For over three years, Turkey has armed, trained and then allowed Islamist terrorists to cross the Turkish border into northern Syria. These terrorists, who now constitute the base of the so-called Islamist State (IS), plan to carve out an Islamic Caliphate within the territorial boundaries of Syria and Iraq.
Upon reading Harut Sassounian’s latest article “The West Must Offer Armenia Incentives Rather than Decry its Ties with Russia,” I have been compelled to write a response addressing its shortcomings and inaccuracies, increasingly common also within the broader narratives regarding Armenia’s accession into the EEU in the Armenian community.
A mere two days after publishing an expansive and informative exposé about foreign powers buying influence with US-based think tanks to affect US policy, The New York Times published a sloppy article by long-time Azerbaijani collaborator, Brenda Shaffer, who by using official Baku’s vernacular sounds the alarm for supposed plans by Russia to engineer another “land grab” in the region—this time in Nagorno-Karabakh.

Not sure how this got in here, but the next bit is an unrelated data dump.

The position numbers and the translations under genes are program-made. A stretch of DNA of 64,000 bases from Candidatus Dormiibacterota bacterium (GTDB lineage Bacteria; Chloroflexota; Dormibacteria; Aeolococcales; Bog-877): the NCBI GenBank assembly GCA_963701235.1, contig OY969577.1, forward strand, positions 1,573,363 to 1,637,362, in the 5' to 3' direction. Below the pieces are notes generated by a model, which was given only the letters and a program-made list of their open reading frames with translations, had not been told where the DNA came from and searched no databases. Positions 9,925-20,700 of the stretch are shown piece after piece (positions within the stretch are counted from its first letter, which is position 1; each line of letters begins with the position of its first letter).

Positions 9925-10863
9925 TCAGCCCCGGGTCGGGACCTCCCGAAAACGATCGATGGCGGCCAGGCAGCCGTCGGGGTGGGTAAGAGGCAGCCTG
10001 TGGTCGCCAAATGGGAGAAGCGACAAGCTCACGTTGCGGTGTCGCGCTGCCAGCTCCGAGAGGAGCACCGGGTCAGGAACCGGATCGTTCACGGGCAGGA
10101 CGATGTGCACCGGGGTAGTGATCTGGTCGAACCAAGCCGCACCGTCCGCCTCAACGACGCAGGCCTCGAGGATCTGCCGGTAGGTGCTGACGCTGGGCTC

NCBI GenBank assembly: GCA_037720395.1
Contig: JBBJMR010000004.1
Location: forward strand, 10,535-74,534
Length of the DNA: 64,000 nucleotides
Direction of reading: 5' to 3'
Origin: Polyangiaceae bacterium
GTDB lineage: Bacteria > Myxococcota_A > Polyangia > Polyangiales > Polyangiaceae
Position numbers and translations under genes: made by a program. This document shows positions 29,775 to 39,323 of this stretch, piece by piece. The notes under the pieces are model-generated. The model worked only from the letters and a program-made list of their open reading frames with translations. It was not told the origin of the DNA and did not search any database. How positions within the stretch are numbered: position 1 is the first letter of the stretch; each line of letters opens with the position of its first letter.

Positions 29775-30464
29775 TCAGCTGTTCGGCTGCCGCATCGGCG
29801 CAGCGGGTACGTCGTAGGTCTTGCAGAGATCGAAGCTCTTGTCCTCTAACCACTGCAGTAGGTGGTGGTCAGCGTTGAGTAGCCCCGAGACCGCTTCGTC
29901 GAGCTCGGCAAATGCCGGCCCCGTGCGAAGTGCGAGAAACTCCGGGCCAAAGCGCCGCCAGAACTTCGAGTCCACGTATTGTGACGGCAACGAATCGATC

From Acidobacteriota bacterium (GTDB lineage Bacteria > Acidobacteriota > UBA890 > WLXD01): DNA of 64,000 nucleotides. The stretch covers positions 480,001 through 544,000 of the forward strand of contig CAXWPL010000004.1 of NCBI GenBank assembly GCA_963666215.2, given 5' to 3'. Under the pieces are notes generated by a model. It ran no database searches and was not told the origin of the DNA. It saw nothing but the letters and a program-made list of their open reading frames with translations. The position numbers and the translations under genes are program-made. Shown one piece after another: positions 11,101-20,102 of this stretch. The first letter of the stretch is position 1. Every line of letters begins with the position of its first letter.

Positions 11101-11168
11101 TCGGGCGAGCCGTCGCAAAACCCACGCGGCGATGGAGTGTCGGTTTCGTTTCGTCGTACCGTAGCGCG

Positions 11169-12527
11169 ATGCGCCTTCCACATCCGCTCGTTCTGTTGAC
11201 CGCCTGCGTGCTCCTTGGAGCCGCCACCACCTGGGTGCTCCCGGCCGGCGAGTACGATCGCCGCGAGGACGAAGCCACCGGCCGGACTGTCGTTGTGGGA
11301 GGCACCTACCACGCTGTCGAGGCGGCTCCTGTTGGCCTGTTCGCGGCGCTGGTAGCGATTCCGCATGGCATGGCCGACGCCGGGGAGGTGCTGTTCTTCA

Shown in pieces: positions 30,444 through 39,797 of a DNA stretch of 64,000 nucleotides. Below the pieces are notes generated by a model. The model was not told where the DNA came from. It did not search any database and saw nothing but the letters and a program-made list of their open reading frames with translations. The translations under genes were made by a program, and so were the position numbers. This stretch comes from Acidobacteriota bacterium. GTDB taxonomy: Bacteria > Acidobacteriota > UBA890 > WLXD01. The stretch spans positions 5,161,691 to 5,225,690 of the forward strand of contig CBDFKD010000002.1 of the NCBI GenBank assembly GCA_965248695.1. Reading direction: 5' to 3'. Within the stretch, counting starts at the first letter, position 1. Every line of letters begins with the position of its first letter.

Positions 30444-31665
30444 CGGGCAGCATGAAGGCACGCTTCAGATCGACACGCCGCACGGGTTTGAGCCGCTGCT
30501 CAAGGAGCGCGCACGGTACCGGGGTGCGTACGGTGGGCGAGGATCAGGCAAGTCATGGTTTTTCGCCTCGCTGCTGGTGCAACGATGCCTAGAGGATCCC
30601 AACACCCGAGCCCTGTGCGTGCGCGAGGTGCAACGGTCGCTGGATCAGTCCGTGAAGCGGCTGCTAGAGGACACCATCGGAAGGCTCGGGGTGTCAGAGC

To offer an evaluation of the current Turkish Armenian diplomatic relations, I will take a critical approach and consider not only the existing Armenian reality and facts that speak for themselves (an Armenian Republic and Diaspora), but also facts that speak through and for prevailing discourses of history and politics.